“When we were deciding on a new attraction… first, we wanted something that families and friends can accomplish together. We love the idea that parents and their kids, grandparents and their grandchildren, and adventure seekers of all different skill levels can create memories here doing something that is safe yet very adventurous. The via ferrata is truly a ‘fun for all ages’ type of attraction,” says Brent Hargrave, chief operating officer of the Royal Gorge Bridge and Park.
To accommodate climbers age 12 and up and of all skill levels, the experience starts with a short downhill hike to a pair of routes that meander up a gentle slab. These warm-ups also provided a chance to familiarize ourselves with the style of climbing and the gear. Even for rock climbers or mountaineers this is important, since it’s different from what they’re likely used to. Iron rungs stick out from the rock, serving as hand and footholds. A steel cable runs parallel to the route, attached to the wall every five to 15 feet and as climbers move along, they slide their lanyards along the segments, transferring one carabiner at a time to the next section of cable at the attachment points. The Royal Gorge Bridge and Park provides via ferrata climbers with helmets, approach shoes, a small backpack, and a harness with two safety lanyards.
Once our guide was satisfied we were climbing safely and we confirmed our desire to move on, we hiked downward to access the rest of the routes. As we switchbacked through the high desert, and skirted the cliff’s edge, I paused to snap photos of silky scarlet barrel cactus blooms and kept my eyes peeled for the feisty antics of big horn sheep or mountain goats. None graced our little group with their presence, but they’re always a possibility in these parts. Roughly halfway through, we came upon the option of the aerial walkway, a must for guests looking for epic views, heart-stopping thrills, or a chance to test their own mental mettle.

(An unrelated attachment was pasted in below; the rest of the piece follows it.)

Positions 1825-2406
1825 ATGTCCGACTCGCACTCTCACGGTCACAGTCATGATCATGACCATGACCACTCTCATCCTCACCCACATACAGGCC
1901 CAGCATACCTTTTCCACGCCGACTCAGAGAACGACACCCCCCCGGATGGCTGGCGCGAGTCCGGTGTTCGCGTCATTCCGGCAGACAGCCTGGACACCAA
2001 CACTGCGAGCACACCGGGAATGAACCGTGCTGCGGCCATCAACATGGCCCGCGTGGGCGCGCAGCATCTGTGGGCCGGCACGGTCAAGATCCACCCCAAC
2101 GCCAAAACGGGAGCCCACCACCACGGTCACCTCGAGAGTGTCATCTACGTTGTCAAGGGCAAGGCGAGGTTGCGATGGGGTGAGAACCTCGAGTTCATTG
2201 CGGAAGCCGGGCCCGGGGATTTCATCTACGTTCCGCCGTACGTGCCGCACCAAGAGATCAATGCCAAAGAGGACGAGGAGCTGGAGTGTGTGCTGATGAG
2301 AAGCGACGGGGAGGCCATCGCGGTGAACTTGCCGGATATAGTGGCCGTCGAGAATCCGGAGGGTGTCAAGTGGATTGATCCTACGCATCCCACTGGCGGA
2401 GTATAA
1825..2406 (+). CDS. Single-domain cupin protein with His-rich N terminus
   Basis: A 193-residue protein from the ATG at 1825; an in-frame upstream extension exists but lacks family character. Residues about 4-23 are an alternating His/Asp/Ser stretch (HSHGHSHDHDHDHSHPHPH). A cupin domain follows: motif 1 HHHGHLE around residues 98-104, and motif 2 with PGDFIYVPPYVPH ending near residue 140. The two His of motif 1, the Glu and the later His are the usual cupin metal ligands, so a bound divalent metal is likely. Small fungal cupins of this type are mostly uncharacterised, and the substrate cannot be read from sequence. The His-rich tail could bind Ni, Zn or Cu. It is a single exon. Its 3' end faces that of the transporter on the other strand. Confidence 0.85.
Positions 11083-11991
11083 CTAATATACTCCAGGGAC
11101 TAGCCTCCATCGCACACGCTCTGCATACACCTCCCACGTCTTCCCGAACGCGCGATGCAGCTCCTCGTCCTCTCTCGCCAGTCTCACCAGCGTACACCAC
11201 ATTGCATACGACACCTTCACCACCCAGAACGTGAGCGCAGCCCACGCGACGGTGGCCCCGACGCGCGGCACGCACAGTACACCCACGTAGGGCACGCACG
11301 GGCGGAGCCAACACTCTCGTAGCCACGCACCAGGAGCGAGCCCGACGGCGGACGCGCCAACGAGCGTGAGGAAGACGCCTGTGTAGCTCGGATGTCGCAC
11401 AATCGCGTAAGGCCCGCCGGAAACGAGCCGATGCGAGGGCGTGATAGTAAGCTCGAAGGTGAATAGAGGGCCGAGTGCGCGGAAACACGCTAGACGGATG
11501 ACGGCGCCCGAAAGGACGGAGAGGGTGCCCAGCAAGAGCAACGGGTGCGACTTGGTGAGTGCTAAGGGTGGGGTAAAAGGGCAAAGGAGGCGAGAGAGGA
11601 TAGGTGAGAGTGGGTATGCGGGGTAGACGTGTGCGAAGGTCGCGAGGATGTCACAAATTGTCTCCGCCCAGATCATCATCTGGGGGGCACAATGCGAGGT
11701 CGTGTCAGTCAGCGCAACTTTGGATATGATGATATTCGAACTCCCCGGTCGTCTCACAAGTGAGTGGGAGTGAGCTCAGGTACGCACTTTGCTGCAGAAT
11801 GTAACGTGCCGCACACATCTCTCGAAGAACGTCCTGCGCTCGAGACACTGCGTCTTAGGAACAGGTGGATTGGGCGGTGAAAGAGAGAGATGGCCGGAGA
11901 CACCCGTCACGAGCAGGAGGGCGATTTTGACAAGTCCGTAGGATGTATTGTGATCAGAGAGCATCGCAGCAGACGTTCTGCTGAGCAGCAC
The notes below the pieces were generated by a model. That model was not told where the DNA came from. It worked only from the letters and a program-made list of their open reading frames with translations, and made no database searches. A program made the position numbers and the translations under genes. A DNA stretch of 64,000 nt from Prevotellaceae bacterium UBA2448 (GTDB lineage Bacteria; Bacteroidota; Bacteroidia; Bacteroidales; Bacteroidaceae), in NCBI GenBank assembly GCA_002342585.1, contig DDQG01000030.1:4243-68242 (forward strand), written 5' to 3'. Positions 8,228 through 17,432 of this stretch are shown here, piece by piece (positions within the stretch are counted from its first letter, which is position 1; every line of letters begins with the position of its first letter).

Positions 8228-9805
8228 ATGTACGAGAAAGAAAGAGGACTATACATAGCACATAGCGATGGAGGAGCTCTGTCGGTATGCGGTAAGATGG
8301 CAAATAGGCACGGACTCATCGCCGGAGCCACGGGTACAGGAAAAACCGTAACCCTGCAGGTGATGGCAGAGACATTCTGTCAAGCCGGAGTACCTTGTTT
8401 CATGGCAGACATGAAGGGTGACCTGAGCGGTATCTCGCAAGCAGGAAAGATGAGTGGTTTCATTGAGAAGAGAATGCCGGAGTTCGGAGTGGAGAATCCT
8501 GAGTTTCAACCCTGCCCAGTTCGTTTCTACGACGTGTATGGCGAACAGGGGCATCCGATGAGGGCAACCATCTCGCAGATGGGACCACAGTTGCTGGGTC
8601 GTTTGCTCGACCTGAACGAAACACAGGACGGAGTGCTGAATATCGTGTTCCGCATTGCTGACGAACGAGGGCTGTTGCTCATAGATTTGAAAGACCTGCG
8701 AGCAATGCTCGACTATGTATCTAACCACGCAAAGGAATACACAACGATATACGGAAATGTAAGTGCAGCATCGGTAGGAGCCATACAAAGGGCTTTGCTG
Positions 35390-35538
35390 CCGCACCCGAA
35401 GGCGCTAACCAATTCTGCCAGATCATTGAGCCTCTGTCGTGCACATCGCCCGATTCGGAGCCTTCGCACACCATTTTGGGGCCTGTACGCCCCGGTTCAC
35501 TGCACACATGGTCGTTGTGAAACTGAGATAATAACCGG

But the magic came near the end of our almost five-hour adventure. Spanning the void at nearly 1,000 feet above the Arkansas River, the Royal Gorge Bridge was the world’s highest suspension bridge from its construction in 1929 until 2001. And there we were, balanced on a narrow trail along the edge of a cliff, almost eye-level with that gravity-defying bridge, engaging with nature and ourselves in a new way. For our second-to-last climb, we had a choice to make. Shimmy up a fun route tucked into a nook, or ascend a protruding corner where the wall disappears on either side. The former would feel safer. The latter would force me to face that fear of heights again. Feeling confident after conquering the aerial walkway, I opted for the exposed route. I wanted to keep pushing myself, and I wanted a chance at that view.
“For decades, visitors have been viewing the Royal Gorge from above and below,” says Hargrave. The via ferrata changes that. Since it opened in late spring, tours have been booked almost every day, as visitors look for a new way to interact with the region. And with multiple established routes and more under development, the experience has considerable replay value. I’ll certainly be back.